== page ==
WYHA? "ELISA B." Confusable With "LISA B." for Clothing, Says TTAB
The Board affirmed a Section 2(d) refusal to register ELISA B. for various clothing items, including sweaters and dresses, in view of the registered mark LISA B. for various clothing items, including sweaters and dresses. In its brief, Applicant Lipstik argued that, when considered as a whole, the marks are not aurally or visually similar. The Board disagreed. In re Lipstik, Inc., Serial No. 85663715 (January 22, 2014) [not precedential].
As to the overlapping goods in the application and cited registration, the Board presumed that they travel through the same channels of trade to the same classes of consumers. Of course, it is sufficient for Section 2(d) purposes that confusion is likely even as to one item in the application or registration. Therefore the second and third duPont factors favored a finding of likely confusion.
As to the marks, the Board agreed with Examining Attorney Dominick J. Salemi that the proper test is not a side-by-side comparison of the marks, but whether the average consumer, encountering the marks separately and retaining a general rather than a specific recollection of the marks, "would be likely to assume a connection between the parties." Of course, when the goods are identical, a lesser degree of similarity between the marks is needed to support a finding of likely confusion.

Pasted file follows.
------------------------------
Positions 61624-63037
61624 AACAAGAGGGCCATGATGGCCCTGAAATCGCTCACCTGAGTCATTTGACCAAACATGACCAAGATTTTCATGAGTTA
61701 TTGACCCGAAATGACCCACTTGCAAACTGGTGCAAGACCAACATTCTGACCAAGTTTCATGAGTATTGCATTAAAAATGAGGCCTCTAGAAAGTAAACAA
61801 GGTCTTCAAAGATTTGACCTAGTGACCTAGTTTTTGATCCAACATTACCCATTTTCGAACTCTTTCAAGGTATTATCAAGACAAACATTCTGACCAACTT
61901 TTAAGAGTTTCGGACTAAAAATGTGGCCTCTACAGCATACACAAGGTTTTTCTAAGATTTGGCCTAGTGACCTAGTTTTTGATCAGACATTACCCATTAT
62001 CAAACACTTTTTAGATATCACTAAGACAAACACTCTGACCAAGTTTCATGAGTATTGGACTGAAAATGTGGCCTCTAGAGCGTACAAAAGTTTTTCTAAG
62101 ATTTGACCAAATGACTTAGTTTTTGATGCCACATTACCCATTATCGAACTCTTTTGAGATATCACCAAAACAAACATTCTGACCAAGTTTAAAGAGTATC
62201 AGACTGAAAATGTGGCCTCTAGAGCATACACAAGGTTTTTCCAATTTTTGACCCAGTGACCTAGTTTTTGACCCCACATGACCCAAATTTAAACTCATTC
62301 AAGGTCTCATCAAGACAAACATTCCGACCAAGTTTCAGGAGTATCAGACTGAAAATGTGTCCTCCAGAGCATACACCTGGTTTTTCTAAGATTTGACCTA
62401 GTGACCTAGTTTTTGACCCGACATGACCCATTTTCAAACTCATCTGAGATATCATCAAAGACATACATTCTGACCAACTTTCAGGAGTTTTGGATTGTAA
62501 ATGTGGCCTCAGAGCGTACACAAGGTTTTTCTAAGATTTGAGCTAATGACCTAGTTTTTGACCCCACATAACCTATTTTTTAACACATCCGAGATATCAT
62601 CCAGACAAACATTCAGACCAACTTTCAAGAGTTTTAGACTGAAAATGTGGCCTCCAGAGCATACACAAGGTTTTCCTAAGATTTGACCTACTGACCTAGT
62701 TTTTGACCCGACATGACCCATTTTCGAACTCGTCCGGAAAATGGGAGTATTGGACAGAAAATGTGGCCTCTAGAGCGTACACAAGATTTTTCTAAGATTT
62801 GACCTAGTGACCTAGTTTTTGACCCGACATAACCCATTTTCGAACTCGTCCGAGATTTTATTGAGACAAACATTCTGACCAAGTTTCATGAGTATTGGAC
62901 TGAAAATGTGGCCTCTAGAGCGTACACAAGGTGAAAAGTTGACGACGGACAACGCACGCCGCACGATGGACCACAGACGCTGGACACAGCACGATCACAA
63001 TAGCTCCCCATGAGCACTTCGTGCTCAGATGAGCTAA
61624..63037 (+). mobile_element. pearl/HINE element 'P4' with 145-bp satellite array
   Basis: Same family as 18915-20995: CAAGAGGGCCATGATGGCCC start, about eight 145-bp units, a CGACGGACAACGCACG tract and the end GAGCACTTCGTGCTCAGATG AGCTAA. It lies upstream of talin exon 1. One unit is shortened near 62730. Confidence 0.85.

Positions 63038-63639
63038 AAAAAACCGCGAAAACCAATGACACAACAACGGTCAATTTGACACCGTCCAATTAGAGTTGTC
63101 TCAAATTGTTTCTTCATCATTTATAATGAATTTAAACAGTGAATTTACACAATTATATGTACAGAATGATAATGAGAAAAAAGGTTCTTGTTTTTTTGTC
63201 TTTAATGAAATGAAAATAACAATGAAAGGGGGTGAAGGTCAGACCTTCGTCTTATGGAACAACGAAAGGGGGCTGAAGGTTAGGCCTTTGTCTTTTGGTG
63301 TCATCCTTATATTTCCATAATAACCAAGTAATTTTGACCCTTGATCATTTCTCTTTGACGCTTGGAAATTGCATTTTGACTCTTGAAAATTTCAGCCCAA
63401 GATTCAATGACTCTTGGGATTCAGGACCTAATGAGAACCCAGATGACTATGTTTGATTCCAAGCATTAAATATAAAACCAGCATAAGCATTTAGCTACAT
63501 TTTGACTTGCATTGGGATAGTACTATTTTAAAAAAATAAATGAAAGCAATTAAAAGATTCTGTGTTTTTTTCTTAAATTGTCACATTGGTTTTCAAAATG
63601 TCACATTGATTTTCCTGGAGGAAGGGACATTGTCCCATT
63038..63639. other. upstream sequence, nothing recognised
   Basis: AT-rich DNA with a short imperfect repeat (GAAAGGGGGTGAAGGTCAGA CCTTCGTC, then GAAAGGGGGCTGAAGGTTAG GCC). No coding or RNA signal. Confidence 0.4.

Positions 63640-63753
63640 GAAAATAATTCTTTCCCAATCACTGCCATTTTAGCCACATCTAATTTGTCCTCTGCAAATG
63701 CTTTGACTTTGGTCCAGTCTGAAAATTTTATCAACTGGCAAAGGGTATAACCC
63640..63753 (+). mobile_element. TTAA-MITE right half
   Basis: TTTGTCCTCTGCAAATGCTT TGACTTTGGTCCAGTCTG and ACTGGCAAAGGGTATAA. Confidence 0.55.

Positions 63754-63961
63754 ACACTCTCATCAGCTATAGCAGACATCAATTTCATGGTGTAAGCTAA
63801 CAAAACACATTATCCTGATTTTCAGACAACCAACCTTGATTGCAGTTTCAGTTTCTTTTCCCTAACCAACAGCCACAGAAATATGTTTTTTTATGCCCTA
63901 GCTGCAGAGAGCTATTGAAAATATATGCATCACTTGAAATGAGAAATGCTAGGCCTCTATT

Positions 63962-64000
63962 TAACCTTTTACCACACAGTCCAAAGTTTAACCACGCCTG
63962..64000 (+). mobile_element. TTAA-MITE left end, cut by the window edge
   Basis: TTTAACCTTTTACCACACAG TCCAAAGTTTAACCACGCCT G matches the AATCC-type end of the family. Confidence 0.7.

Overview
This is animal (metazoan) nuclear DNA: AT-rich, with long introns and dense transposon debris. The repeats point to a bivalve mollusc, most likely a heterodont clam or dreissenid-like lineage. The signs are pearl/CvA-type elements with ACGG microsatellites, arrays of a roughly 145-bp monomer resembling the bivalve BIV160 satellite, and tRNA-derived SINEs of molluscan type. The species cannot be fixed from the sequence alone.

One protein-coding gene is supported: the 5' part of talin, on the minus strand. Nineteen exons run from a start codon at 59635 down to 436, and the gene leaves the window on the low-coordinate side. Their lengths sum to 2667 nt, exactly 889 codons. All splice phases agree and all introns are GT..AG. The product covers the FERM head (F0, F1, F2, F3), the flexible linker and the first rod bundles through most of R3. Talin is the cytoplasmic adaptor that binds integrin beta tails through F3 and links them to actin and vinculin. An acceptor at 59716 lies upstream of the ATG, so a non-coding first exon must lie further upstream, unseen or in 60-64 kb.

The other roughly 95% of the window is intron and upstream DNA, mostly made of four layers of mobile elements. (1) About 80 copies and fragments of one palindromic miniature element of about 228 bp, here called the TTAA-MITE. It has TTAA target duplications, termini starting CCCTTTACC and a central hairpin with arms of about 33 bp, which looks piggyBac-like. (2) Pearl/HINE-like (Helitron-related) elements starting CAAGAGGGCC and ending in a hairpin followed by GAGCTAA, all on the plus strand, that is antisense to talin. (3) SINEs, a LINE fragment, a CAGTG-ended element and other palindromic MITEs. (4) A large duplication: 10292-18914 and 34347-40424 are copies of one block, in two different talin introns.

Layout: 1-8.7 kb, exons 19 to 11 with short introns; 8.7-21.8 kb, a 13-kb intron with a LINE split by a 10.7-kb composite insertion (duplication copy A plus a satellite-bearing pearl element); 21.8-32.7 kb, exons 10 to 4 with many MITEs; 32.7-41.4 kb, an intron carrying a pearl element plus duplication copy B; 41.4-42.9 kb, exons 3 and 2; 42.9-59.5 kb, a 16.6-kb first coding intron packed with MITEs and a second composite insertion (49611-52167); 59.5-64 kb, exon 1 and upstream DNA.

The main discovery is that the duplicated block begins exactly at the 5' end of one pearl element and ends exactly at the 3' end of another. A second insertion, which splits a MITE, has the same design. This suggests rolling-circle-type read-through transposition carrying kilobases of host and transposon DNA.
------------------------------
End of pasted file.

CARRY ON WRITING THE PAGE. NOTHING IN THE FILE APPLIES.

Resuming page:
Here, the Board noted, applicant's mark incorporates the cited mark and simply adds the letter "E." That initial letter slightly distinguishes applicant's mark visually and aurally from the cited mark, but the Board found that distinction to be "minimal." "Considering the marks in their entireties, we find the marks are very similar in sight, sound, connotation, and overall commercial impression."
Weighing the relevant du Pont factors, the Board found confusion likely and it affirmed the refusal.
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TTABlog note: Well, would you have appealed?
Text Copyright John L. Welch 2014.